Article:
The half-life of a certain substance is 3.6 days. How long will it take for 20 g of the substance to decay to 7 g?

1 Answer
Jun 26, 2016

Answer:

#"5.5 days"#

Explanation:

You know that the half-life of a radioactive nuclide, #t_"1/2"#, tells you the time needed for half of the atoms present in a sample to undergo radioactive decay.

In this case, it takes #3.6# days for any sample of this substance to decay to half of its initial mass.

More specifically, you will have

#"20 g" * 1/2 = "10 g " -># after one half-life, #1 xx "3.6 days"#

#"10 g" * 1/2 = "5 g "-># after two half-lives, #2xx "3.6 days"#

#"5 g" * 1/2 = "2.5 g " -># after three half-lives, #3 xx "3.6 days"#

#vdots#

and so on. In your case, you're interested in finding out how much time must pass for the initial #"20-g"# sample to decay to #"7 g"#. Looking at the numbers, you can say for a fact that it will take more than one half-life and less than two half-lives, so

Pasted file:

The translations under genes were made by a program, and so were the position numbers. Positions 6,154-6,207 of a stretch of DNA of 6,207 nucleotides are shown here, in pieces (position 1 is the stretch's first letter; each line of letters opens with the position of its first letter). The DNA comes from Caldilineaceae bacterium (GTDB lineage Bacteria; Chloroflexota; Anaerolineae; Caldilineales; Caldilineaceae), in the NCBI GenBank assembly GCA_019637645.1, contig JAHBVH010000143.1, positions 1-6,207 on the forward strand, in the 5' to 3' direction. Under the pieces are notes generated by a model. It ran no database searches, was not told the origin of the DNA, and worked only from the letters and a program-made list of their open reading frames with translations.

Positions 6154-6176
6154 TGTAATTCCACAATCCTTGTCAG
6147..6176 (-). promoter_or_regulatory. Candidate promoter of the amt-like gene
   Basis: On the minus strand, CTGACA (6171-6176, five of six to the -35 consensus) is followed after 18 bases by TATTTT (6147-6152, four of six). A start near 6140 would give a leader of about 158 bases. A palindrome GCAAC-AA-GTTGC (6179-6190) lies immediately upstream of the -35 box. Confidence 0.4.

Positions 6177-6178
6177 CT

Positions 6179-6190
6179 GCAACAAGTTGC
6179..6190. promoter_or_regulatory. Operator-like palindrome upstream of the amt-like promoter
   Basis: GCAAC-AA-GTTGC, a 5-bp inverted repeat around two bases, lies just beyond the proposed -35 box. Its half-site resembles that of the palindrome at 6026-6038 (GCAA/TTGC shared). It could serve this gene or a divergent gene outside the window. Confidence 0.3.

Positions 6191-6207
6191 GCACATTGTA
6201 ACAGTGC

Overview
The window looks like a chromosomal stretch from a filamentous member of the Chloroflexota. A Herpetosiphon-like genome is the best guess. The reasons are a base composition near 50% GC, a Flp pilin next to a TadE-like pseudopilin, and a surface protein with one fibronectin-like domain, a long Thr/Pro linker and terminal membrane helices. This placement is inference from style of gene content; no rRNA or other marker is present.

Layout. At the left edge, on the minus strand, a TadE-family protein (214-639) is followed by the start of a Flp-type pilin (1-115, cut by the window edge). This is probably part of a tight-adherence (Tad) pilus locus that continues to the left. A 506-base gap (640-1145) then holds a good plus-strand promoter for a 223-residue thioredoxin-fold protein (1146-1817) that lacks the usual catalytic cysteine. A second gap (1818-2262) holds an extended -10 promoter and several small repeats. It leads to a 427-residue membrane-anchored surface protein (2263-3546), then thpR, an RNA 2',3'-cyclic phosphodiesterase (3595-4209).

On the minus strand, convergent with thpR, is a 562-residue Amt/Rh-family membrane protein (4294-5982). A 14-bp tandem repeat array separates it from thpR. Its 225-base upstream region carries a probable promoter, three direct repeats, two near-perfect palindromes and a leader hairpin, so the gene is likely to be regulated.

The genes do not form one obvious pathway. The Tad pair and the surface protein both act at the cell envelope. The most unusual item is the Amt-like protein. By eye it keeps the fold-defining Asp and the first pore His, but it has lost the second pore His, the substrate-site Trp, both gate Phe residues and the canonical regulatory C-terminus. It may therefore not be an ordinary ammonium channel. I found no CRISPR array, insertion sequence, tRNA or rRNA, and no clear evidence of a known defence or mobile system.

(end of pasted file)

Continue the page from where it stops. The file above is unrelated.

#overbrace(" 3.6 days ")^(color(purple)("one half-life")) < t < overbrace(" 7.2 days ")^(color(red)("two half-lives"))#

Since the numbers don't allow for a quick calculation, your tool of choice will be the equation

#color(blue)(|bar(ul(color(white)(a/a)A_"t" = A_0 * 1/2^ncolor(white)(a/a)|)))#

Here

#A_"t"# - the mass of the substance that remains undecayed after a period of time #t#
#A_0# - the initial mass of the sample
#n# - the number of half-lives that passed in the period of time #t#

Rearrange the above equation to solve for #n#

#2^n = A_0/A_"t"#

This will be equivalent to

#ln(2^n) = ln(A_0/A_"t")#

#n * ln(2) = ln(A_0/A_"t") implies n = ln(A_0/A_"t")/ln(2)#

Plug in your values to find

#n = ln( (20 color(red)(cancel(color(black)("g"))))/(7color(red)(cancel(color(black)("g"))))) * 1/ln(2) = 1.5146#

Since #n# represents how many half-lives pass in a given period of time, you will have

#t = 1.5146 * "3.6 days" = color(green)(|bar(ul(color(white)(a/a)color(black)("5.5 days")color(white)(a/a)|)))#

I'll leave the answer rounded to two sig figs, but keep in mind that you only have one sig figs for the initial mass of the sample and for the mass that remains undecayed.